THE object of this action by the plaintiffs, F. C. Franklin and Arthur Jones, against the defendants, C. C. Calvat and Hommerez Dusserre, is to recover both actual or compensatory, and exemplary, damages for their alleged unlawful entry upon, and use for pasturage of, certain lands in Garfield county of which the plaintiffs had the right of possession under a lease from one Slusser, the owner in fee except as against the United States, and which were filed upon and acquired by Slusser as placer mining claims embracing about 2,251 acres of land. Slusser had received his final certificate of entry and purchase thereof from the United States Land Office. Patent therefor had not been issued, the reason for withholding it being that at the time Slusser made proof of his compliance with the statute the Division Inspector of the United States Land Department had entered a protest against its validity. No action by the Land Department seems to have been taken upon this protest and the final certificate of entry and purchase was, and is now, in full force and effect.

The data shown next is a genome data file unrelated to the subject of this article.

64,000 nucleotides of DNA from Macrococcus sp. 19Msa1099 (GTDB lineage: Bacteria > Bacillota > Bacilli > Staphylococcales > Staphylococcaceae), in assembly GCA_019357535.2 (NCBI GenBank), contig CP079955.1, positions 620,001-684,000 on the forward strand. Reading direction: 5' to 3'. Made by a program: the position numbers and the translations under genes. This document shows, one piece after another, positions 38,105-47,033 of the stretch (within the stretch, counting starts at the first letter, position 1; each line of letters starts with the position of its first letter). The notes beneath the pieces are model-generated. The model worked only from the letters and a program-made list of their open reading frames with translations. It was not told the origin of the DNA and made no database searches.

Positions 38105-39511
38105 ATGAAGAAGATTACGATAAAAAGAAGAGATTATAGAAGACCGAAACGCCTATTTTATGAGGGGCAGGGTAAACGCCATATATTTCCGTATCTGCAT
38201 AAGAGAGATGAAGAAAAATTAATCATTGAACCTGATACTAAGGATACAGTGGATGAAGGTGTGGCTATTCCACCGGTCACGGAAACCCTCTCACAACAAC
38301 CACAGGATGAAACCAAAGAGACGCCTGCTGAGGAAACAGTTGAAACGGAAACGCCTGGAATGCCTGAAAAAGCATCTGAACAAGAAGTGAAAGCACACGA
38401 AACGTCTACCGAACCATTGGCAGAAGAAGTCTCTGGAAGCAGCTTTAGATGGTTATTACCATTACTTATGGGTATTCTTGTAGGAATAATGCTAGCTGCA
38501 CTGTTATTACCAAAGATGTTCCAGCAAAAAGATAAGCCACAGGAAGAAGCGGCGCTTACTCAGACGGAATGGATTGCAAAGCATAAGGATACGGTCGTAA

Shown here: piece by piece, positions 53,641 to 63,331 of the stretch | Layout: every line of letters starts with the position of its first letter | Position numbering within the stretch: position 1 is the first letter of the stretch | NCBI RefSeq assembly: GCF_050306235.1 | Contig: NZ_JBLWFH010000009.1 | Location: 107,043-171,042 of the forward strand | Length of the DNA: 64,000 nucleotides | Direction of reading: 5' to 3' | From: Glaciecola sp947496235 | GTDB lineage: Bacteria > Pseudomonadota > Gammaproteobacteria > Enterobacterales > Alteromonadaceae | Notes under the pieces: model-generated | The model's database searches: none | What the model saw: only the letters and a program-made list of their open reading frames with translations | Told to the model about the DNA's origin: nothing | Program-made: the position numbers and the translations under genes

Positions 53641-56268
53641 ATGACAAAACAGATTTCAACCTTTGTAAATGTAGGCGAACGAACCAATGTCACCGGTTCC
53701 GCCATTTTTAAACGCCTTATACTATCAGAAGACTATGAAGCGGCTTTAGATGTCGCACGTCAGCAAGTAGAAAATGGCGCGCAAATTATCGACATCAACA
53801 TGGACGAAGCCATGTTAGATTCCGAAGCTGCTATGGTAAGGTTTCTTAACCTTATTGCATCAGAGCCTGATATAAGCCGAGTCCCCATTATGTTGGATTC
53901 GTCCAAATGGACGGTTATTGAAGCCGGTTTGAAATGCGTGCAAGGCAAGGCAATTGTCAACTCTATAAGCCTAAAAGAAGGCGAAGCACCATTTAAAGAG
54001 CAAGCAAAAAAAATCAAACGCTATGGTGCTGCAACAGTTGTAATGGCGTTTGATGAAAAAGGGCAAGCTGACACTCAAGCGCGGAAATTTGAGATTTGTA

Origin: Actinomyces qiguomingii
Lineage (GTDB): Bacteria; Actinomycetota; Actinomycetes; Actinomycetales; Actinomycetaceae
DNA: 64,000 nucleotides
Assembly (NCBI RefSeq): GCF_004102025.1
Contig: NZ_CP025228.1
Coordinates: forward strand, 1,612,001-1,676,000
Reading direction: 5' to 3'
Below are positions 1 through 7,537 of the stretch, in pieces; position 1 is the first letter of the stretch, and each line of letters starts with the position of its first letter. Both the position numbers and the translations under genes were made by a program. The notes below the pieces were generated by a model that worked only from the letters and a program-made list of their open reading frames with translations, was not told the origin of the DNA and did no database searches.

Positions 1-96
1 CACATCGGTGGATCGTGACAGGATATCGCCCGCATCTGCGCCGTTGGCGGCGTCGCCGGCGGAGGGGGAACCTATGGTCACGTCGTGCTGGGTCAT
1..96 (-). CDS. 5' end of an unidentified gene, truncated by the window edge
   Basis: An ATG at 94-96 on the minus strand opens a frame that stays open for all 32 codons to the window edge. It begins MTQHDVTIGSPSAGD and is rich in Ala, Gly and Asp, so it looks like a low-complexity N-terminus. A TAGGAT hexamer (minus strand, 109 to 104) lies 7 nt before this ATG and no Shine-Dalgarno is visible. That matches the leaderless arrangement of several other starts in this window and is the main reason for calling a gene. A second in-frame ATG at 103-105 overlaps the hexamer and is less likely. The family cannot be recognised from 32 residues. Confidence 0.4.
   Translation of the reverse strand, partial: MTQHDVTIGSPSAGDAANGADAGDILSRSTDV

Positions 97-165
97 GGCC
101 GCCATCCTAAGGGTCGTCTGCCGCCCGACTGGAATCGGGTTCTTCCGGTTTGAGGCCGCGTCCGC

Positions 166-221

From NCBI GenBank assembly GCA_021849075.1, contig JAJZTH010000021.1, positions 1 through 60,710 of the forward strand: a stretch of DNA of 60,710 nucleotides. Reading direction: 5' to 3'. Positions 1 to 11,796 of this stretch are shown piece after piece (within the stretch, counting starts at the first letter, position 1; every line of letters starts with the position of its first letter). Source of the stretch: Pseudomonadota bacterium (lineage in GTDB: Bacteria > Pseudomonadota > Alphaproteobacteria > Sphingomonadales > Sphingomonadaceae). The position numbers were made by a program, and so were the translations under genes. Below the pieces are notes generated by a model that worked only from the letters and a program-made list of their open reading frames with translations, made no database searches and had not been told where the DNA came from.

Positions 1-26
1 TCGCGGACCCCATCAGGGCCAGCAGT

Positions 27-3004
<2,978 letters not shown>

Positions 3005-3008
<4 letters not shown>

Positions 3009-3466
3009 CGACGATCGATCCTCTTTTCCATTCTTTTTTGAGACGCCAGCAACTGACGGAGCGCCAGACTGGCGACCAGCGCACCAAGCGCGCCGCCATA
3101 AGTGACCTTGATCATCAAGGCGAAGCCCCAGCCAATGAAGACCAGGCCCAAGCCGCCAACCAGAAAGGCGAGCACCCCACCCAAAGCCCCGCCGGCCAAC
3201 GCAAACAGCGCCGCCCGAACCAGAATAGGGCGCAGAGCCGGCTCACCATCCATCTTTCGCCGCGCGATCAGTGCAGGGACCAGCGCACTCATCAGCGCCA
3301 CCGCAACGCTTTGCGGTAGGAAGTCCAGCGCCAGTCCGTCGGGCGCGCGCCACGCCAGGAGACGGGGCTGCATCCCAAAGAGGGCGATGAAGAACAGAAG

The complaint alleges that the defendants wilfully, wantonly and recklessly and without any right or authority went upon the surface of these lands on or about May 20, 1928, and commenced pasturing thereon about 1,200 sheep, and were continuing so to pasture them; that there were three water holes upon these lands, two of which the defendants were using and exhausting, all to the irreparable damage of the plaintiffs. The complaint further alleges that the defendants had announced their intention to continue such alleged acts of trespass and had already exhausted about one-half of the value of the lands for grazing purposes. The plaintiffs had been saving these lands as pasturage for their own sheep, which is of but little or no value without the water holes. The complaint further alleges that though the lands are not enclosed by a fence, the boundaries thereof are fixed and marked upon the ground as the result of the general system of public land surveys of the United States in connection with which visible monuments had been set upon the ground designating the description of the land and were maintained in position by the United States Government. When plaintiffs learned that defendants were thus pasturing their sheep upon these lands, they warned them of their unlawful trespass and exhibited to them the lease under which plaintiffs claimed. Plaintiffs also pointed out to the defendants certain of the government corners which the latter refused to inspect but they continued to keep their sheep on the premises. Slusser's final certificate was filed for record in Garfield county in the year 1927, and he had paid to the United States the purchase price of the claims amounting to about $5,600. Plaintiffs prayed for actual damages in the amount of $1,500 and exemplary damages in the sum of $1,000. In connection with this allegation plaintiffs state they had no other pasturage for their own sheep.